There was a moment that took place last week in this community that, if you didn’t witness it, you need to hear about it.
The inaugural State of Humanity Forum, held Oct. 17 at Valley Beth Shalom.
At 81, frail of body but sharp-tongued and wise, Rabbi Schulweis has made it his mission to preach the gospel of conversion to the Jews. That is we, as individuals and as a people, must seek and embrace converts. Doing so will not only improve Jewish life but improve our own lives as Jews.
On May 7, at about 6:30 a.m., I was awakened by a call informing me that an incendiary bomb had been thrown through the stained-glass window of our sanctuary at Valley Beth Shalom. I rushed to the temple, only to find that our custodians, uninstructed by any temple official, had themselves rushed into the sanctuary, opened the ark, removed the scrolls of the Torah and deposited them safely in another room. A spark of holiness penetrated the darkness of our mood. Here were men and women who take care of the grounds of the synagogue, clean and prepare the classes, seminars and programs of our congregation, people mostly Hispanic and Catholic, not of our faith or our catechism, who would not stand idly by and observe without action the violation of a people's sanctuary. We must acknowledge Marcial Cano, Martha Arelleno, Irma Buenelo and Carlos Crespian, custodians lovingly supervised by Sigfredo Barker and his daughter, Noemi Lasky. Here are people who realized in their lives the potentiality of God's image invested in every child of Adam and Eve.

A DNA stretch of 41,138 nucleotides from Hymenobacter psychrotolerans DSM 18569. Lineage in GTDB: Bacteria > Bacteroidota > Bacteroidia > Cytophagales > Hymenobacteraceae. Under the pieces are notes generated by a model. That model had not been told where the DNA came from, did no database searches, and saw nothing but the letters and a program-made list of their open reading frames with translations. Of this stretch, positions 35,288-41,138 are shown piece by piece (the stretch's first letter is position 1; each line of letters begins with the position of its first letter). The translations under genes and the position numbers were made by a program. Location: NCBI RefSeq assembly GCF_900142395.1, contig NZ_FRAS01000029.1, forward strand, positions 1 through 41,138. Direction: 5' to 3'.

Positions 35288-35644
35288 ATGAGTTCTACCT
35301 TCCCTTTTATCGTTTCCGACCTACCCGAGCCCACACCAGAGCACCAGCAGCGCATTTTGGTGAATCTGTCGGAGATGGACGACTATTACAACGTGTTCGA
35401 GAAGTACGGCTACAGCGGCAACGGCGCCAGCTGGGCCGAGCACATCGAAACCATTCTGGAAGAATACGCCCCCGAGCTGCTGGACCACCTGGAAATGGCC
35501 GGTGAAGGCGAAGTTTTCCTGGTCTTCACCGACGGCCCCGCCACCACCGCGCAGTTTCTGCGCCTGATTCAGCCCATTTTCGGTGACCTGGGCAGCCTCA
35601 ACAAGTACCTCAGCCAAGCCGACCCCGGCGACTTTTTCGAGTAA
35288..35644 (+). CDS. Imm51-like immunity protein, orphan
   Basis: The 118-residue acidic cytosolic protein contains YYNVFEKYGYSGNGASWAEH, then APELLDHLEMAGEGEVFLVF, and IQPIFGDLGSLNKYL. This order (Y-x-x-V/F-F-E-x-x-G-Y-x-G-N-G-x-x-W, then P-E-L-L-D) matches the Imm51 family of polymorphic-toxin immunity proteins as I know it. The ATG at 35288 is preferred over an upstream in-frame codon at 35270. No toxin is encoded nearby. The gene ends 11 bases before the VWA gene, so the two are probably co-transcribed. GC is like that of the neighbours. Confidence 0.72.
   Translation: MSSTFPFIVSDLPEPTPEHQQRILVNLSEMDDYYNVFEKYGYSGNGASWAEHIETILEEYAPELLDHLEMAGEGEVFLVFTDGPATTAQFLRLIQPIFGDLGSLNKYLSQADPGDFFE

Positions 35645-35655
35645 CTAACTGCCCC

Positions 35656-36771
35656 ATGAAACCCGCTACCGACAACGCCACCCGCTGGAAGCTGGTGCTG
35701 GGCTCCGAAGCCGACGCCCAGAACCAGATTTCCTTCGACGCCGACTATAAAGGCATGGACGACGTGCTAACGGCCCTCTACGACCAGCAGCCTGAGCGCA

The subject of evil is something that has entered my mind often this past year. Since Sept. 11, and also from the ongoing news coverage from Israel, I have had many questions and have engaged in frequent discussions about this subject.